Free Patrick Zaki

The call for entries to “Free Patrick Zaki, prisoner of conscience”, a special edition of Poster For Tomorrow, will be open from 8 to 28 January. The competition is organised by Amnesty International Italia, Conversazioni sul futuro, Diffondiamo idee di valore in collaboration with Alma Mater Studiorum - University of Bologna, Articolo 21 Association, Human Rights Festival and with the support of numerous public administrations and other partners. The aim of the contest is to join the women and men across the globe who are calling for the immediate release of the Egyptian student Patrick Zaki, who has been detained in prison as a prisoner of conscience for about a year, due to his work for human rights and for his political opinions expressed on social media. The 10 best posters, selected by our jury team, will be printed and posted between 7 and 8 February (the anniversary of his detainment and confirmation of his arrest), in the cities, public and private spaces that will join the initiative. All the details will be explained on Monday 4 January at 18:50 with a live stream on Facebook and YouTube during a special episode of the web show “Sette meno dieci”.

On 7 February 2020 Patrick Zaki, an Egyptian postgraduate student of the Gemma (Master Erasmus Mundus on “Women’s and Gender Studies”) at the University of Bologna, was stopped at Cairo International Airport just after landing with a flight from Italy. After several hours of forced disappearance he reappeared the following day in front of the public prosecutor’s office of Mansoura for the confirmation of his arrest.
The arrest warrant contains allegations of being a threat to national security, incitement to illegal protest, subversion, spreading false news and terrorism propaganda. After exhausting postponements the first two hearings of the trial were held in July. In the second, on Sunday 26 July, the young student, who had visibly lost weight, finally met his lawyers for the first time since his arrest on 7 March.
On 25 August, once again the first time since March, he saw his mother for a short conversation.
On 7 December the judge of the third section of the antiterrorism court in Cairo extended his pre-trial detention for 45 days.
On 19 December Patrick met his mother again at the Tora Prison. “I am physically and mentally exhausted. I can’t deal with being in here anymore. At every stage of the academic year I’m getting increasingly depressed by being here instead of being with my friends in Bologna”, he told her.
Over the past few months the family has received only two short letters out of the at least 20 that Patrick has written and sent.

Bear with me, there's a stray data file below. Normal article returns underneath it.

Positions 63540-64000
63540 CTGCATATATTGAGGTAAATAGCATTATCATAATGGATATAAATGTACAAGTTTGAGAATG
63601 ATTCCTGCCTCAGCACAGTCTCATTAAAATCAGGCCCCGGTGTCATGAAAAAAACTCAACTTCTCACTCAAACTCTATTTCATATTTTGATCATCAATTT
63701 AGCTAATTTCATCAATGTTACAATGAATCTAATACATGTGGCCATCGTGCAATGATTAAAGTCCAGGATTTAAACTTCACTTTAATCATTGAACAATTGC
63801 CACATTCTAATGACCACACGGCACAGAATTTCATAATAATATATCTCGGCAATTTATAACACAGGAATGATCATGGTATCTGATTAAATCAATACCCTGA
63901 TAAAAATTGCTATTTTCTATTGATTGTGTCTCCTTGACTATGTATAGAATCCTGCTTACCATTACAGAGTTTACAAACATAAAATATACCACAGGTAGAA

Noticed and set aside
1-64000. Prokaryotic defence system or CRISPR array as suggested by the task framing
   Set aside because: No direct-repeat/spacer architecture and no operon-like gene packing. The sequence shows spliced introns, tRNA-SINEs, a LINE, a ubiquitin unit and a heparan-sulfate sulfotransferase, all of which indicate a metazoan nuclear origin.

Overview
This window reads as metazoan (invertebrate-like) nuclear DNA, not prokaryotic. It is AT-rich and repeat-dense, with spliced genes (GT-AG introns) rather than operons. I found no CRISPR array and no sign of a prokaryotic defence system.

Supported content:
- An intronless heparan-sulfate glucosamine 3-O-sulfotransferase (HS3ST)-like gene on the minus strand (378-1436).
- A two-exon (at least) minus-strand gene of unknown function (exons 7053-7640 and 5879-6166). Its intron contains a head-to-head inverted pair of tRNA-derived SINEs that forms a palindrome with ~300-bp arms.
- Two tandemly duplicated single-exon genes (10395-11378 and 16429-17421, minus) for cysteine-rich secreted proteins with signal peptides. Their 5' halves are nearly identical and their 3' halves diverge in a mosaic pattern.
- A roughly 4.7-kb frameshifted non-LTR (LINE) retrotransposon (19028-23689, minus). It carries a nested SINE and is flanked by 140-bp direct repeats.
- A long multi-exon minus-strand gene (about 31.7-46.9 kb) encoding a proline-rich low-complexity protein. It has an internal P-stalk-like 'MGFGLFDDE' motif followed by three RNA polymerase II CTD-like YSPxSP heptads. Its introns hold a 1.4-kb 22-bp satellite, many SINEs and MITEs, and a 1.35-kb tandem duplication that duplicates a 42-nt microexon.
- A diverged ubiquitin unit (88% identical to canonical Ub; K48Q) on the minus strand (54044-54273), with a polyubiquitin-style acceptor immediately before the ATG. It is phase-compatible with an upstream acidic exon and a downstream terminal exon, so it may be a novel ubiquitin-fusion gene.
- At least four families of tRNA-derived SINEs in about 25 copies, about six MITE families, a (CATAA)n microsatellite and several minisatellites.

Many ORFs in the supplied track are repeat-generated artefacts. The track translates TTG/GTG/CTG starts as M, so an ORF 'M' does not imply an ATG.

We believe that Patrick Zaki is a prisoner of conscience, held exclusively due to his work for human rights and due to the political opinions expressed on social media. We dedicate this initiative to all prisoners of conscience who have been kidnapped, tortured, disappeared and detained unlawfully. And to all those young women and men who travel the world to study, research, share and build a better society. 


Ongoing Projects

Do The Right Thing


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Free Patrick Zaki


The call for entries to “Free Patrick Zaki, prisoner of conscience”, a special edition of Poster For Tomorrow, will be open from 8 to 28 January. The competition is...

FAKE NEWS!


Fake news might feel like a recent development that has only come to prominence since the election of one politician who shall not be named, but the practice of spreading...

FAKE NEWS!

Fake news might feel like a recent development that has only come to prominence since the election of one politician who shall not be named, but the practice of spreading rumours and misinformation is as old as the printed word.

People have always twisted the truth, or simply told lies, to get what they want (or change the world). But now we have the ability to share information faster and wider than ever before. It used to be only a few media outlets or government sources that could shape public thought, but now everyone can.

And unlike the media or government, none of us are held accountable for what we post. As there are few laws or fines that can be thrown at us for posting lies, there is no incentive to act responsibly in the public sphere. Get likes (or votes) first, worry about potential consequences later. If the self-styled leader of the free world can’t be held to account for regularly tweeting and spreading blatant untruths, then what stops everybody else from doing the same?